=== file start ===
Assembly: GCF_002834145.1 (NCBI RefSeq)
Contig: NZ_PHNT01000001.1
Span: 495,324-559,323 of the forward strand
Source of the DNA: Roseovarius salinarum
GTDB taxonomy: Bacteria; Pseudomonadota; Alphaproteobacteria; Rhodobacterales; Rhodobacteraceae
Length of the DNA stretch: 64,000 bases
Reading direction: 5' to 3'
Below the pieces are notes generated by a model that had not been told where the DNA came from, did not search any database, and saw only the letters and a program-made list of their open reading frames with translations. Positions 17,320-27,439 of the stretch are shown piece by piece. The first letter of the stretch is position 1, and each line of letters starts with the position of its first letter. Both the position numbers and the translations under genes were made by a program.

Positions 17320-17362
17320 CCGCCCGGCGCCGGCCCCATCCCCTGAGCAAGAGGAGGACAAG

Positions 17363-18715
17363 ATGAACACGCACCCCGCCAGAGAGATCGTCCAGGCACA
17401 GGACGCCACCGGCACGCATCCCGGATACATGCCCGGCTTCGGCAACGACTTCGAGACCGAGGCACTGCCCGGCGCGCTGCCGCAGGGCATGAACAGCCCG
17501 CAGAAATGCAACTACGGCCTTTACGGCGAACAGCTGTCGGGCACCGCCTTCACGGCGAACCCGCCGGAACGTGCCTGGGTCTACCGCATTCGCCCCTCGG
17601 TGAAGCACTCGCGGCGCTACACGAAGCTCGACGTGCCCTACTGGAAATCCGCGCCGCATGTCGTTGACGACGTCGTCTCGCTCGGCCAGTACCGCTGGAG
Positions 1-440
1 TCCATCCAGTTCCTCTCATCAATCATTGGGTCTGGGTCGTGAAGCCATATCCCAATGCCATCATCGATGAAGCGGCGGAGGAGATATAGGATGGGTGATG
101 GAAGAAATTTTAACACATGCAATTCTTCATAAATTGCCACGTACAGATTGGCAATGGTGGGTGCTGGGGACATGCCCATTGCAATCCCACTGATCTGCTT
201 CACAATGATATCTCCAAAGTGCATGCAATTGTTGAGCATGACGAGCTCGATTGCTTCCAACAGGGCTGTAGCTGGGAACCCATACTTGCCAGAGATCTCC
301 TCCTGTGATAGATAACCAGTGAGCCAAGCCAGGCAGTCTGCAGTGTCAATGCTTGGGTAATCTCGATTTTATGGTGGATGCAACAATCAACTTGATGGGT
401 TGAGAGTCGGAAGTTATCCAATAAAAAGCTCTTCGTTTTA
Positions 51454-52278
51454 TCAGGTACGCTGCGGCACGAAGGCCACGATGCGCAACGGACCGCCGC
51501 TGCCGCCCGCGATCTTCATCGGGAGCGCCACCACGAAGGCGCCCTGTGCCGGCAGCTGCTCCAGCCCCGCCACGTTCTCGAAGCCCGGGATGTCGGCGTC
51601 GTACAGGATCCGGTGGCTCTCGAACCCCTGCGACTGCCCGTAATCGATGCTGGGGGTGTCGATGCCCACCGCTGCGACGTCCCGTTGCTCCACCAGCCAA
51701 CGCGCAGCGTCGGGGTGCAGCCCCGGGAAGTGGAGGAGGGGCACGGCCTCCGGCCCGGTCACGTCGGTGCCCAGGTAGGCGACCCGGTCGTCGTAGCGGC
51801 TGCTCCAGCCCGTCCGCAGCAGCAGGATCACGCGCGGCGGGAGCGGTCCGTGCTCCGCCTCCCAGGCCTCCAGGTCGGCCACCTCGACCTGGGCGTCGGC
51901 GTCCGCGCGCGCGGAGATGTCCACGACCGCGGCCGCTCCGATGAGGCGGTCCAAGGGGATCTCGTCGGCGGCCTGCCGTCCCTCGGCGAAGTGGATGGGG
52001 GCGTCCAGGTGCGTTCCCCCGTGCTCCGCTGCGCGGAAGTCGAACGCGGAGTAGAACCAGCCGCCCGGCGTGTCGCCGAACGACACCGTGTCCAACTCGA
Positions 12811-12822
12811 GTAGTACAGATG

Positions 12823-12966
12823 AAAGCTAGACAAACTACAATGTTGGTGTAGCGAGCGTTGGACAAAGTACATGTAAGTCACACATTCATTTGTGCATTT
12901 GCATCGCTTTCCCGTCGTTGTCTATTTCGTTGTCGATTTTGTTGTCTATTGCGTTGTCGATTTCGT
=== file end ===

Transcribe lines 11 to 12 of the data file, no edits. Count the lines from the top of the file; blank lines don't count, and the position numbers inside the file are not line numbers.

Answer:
Positions 17363-18715
17363 ATGAACACGCACCCCGCCAGAGAGATCGTCCAGGCACA